From ‘MOOP’ to Middle School: The Life Cycle of a Burning Man Bicycle

(Left to right) Kenny Garcia, Dilan Aguilera, Jorge Rocha and Carlos Rosales are some of the middle school students in Arvin who received a refurbished bike left behind in Nevada after Burning Man. (Kerry Klein/KVPR)

Burning Man is underway this week. The art gathering and do-it-yourself festival traces its origins to 1986, to a beach in San Francisco. But these days, the massive event takes place outside Reno, Nevada.  Almost 70,000 “Burners” are expected to convene in the dry alkali desert, or “playa,” along with their bicycles.

When it ends, most of the festival’s structures and artworks will be ritually burned, or dismantled and taken away. But bikes are one item that many participants don’t “pack out.” Year after year, organizers have had to repurpose, recycle or even throw away hundreds of abandoned or lost bikes.

This year, a shipment of those Burning Man bicycles ended up almost 400 miles south, in the farmworker town of Arvin, in California’s Central Valley. That’s where the Dolores Huerta Foundation organized a free bike giveaway at Haven Drive Middle School.


Seventh-grader Jorge Rocha said he raced to the school office when he heard about the giveaway. “I needed a bike,” Jorge said, “and I kind of want something to ride to school because I don’t really have anything else.”

Jorge’s last bike fell apart two years ago, and he’s been walking to school ever since.

Jorge got his bike, along with about 30 other students. They whizzed by on pink, black and green single-speed cruisers. “We’re going to go riding to a friend’s house,” a girl shouted joyfully after she got her bike. “To the store! To the school! To the Frosty King!” her friends replied, laughing.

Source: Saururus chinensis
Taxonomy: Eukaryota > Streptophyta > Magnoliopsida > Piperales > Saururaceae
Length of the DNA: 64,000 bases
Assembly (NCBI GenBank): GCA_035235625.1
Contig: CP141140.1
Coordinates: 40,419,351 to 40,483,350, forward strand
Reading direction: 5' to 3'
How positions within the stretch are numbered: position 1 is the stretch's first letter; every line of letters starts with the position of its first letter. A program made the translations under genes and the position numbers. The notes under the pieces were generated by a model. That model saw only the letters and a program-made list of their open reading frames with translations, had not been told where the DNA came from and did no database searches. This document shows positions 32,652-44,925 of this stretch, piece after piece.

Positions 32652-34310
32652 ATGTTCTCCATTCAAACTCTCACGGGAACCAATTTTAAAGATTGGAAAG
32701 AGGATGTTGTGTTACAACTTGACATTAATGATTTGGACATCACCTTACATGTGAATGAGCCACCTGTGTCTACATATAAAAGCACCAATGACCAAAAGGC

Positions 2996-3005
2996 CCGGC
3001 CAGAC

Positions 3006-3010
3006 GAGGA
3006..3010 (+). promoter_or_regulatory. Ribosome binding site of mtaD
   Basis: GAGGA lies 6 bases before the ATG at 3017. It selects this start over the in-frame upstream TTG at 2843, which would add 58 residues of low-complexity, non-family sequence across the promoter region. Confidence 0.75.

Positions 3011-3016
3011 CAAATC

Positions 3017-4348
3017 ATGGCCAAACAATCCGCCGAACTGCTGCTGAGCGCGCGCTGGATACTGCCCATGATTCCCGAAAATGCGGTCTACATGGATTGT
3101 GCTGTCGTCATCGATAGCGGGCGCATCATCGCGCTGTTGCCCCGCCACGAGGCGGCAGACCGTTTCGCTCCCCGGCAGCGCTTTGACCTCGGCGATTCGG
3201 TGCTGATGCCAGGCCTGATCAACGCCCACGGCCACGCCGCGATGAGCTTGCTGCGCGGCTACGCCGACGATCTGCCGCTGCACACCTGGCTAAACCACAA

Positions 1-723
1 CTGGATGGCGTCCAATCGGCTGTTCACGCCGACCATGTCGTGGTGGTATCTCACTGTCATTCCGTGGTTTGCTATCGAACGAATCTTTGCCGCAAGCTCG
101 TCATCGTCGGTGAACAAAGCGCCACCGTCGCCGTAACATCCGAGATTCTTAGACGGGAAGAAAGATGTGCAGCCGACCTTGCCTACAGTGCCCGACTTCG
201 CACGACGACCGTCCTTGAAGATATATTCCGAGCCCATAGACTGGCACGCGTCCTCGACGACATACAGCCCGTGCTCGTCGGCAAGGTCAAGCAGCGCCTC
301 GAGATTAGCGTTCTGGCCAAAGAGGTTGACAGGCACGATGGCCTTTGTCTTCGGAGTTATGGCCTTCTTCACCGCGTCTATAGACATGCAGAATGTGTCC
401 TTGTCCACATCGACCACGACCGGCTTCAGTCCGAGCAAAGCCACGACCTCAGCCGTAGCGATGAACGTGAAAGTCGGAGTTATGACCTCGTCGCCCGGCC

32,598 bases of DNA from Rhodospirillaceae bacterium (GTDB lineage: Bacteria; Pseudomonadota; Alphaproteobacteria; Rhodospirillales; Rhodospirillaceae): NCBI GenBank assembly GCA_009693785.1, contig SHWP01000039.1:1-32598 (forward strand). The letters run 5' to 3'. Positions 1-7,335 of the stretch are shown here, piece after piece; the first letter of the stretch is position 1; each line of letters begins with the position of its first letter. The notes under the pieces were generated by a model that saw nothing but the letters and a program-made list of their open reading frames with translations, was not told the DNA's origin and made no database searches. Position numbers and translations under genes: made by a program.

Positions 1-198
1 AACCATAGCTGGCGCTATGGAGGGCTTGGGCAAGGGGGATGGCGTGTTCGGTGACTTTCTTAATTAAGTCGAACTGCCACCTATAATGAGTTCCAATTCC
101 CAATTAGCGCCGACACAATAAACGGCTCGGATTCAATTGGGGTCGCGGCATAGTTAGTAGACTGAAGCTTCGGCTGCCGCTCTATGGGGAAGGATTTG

Fine white dust from the playa of Black Rock Desert still clung to handlebars and chains. Some of the bikes were rather beat up. Mechanics from the nonprofit Bike Bakersfield showed the kids how to fix up their new wheels.

The bikes have some problems that are unusual, even for used bikes. Adam Kahler, a volunteer mechanic, pulled a string of lights out from between some rusty spokes. “As part of the initial screening of these bikes, there was a lot of stripping of fur, and psychedelic-colored duct tape, and things like that,” Kahler said. “The desert kind of did a number on some of them.”

Cousins Gloribelle Narvaez (left) and Rebeca Valtierra wait in line for volunteer mechanics to help them work on their flat tires and rusty chains. (Kerry Klein/KVPR)

Burning Man is huge — about 5 square miles — and the only kind of motorized vehicles that are allowed are art cars. 

“If you walk, it would take you forever to get anywhere,” said Joie Adams, a five-time “Burner” from Fresno. “So bicycles are the mode of transportation.”

Adams says they’re also a means of self-expression. “You get furry bikes, you get lit-up bikes,” she said. “I had a friend that put a bubble maker on the back of her bike.”